The Current Policy Environment 



CCS is still a relatively new technology that is in the early stages of development and requires the building of extensive infrastructure. As a result, the costs remain high and this is main impediment to the wide scale use of CCS technologies. The private sector currently considers CCS to be too expensive and too high risk to be viable and therefore government support is needed. 

The Government has long recognised this, first announcing assistance in 2007. However, this funding was later cancelled. Similarly, in 2012, the government committed £1 billion to the development of CCS technologies but in 2015, just before the bids for the funding were to be submitted, the funding was unexpectedly withdrawn. This was a significant blow to the development of CCS technology in the UK. 

However, in September 2016 a report commissioned by the Government, The Oxburgh Review, was critical of the Government’s policies towards CCS and argued that CCS is “an essential technology for the least cost decarbonisation of the UK economy”. Since then, the Government’s attitude to CCS has started to change, but there is still a long way to go.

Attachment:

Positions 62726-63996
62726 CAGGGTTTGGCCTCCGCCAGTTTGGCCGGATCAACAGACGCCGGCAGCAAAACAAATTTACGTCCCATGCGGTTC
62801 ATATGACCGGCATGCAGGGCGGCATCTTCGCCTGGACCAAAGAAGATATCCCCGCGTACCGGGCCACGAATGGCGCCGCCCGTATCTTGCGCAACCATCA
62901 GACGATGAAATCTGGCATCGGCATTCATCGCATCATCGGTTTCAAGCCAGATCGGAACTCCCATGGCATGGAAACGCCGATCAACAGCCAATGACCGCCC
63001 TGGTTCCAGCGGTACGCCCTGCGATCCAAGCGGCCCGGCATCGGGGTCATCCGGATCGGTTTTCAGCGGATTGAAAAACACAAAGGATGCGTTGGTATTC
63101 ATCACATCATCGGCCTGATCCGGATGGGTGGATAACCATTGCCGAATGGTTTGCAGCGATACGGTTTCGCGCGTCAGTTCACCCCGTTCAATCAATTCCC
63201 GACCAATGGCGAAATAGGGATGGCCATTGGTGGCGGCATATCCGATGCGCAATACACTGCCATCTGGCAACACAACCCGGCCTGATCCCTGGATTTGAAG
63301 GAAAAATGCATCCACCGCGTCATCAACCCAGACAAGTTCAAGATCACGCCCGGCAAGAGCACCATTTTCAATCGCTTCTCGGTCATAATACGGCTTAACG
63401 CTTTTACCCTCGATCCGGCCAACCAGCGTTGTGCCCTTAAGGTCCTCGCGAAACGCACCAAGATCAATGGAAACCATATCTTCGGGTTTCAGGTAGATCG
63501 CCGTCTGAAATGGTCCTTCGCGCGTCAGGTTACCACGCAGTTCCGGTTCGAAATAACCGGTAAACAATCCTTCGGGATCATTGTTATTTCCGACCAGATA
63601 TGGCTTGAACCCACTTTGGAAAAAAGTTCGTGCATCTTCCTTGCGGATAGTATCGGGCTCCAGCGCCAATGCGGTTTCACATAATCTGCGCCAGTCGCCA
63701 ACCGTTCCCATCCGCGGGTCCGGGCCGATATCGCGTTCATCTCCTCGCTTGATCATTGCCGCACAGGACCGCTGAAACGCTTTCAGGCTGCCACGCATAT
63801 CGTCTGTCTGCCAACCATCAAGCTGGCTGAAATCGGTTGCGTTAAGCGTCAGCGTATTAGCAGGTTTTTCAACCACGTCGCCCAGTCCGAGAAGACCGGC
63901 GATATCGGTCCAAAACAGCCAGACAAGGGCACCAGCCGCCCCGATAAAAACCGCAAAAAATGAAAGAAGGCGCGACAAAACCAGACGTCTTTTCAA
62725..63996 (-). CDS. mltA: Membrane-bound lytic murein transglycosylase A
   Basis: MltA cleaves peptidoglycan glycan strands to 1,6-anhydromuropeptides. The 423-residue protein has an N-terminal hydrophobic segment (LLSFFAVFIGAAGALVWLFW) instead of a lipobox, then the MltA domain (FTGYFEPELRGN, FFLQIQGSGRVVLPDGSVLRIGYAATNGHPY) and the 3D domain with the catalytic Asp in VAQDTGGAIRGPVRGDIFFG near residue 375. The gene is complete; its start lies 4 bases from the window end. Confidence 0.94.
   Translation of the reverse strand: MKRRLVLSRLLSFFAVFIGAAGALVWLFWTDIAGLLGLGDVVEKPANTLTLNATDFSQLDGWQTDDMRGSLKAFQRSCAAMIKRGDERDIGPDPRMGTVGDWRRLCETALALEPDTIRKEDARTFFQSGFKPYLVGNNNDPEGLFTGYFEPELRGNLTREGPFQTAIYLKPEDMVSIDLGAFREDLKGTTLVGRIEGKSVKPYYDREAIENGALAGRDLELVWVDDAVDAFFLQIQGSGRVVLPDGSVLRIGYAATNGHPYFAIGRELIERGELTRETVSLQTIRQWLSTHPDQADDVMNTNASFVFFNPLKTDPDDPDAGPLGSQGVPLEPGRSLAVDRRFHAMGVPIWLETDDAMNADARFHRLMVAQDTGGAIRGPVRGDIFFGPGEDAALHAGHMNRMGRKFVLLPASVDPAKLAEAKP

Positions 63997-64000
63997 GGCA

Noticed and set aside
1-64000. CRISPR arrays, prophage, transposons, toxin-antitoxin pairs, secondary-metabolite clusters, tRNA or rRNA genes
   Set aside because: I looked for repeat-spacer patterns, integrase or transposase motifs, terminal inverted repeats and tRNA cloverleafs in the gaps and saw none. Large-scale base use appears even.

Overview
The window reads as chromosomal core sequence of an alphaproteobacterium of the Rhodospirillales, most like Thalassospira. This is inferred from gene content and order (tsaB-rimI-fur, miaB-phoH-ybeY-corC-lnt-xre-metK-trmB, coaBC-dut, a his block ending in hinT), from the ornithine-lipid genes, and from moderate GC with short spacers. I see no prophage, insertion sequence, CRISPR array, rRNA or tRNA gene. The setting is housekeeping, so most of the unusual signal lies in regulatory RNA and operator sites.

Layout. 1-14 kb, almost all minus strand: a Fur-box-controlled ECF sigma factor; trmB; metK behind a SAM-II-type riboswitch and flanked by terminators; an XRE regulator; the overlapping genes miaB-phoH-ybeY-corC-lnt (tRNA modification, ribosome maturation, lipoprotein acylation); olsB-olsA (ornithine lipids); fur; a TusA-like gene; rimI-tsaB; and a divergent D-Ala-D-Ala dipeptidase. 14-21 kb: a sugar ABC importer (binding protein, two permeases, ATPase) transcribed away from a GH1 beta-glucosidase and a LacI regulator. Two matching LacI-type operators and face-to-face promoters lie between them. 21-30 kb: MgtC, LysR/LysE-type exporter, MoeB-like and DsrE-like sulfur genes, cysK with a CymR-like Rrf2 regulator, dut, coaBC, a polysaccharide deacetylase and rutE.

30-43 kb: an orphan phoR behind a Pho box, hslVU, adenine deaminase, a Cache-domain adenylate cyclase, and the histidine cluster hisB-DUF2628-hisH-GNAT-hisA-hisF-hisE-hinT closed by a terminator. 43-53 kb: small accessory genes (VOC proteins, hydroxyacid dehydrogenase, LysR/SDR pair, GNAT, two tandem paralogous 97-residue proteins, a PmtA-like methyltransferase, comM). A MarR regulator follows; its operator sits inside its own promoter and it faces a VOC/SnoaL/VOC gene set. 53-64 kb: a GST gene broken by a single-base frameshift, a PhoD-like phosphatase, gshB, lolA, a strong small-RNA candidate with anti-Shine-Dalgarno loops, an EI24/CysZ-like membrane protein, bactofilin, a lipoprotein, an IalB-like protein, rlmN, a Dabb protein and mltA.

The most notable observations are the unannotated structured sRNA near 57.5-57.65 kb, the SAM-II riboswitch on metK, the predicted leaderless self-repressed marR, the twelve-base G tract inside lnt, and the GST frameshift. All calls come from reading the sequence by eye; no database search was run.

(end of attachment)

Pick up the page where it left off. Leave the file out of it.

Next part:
The UK’s Clean Growth Strategy, released in October 2017, announced that, subject to reductions in the cost, it would aim to deploy CCS on a large scale by the early 2030s. It also detailed several measures to achieve this:

  • The Government announced plans to create a CCS Council which would work with the industry to develop and deploy CCS technologies.

  • Furthermore, £100 million of funding was announced to support research and innovation. However, this figure is still well below the £1 billion of funding that was scrapped in 2015.


Date published: 07/11/2018

Last updated: 07/11/2018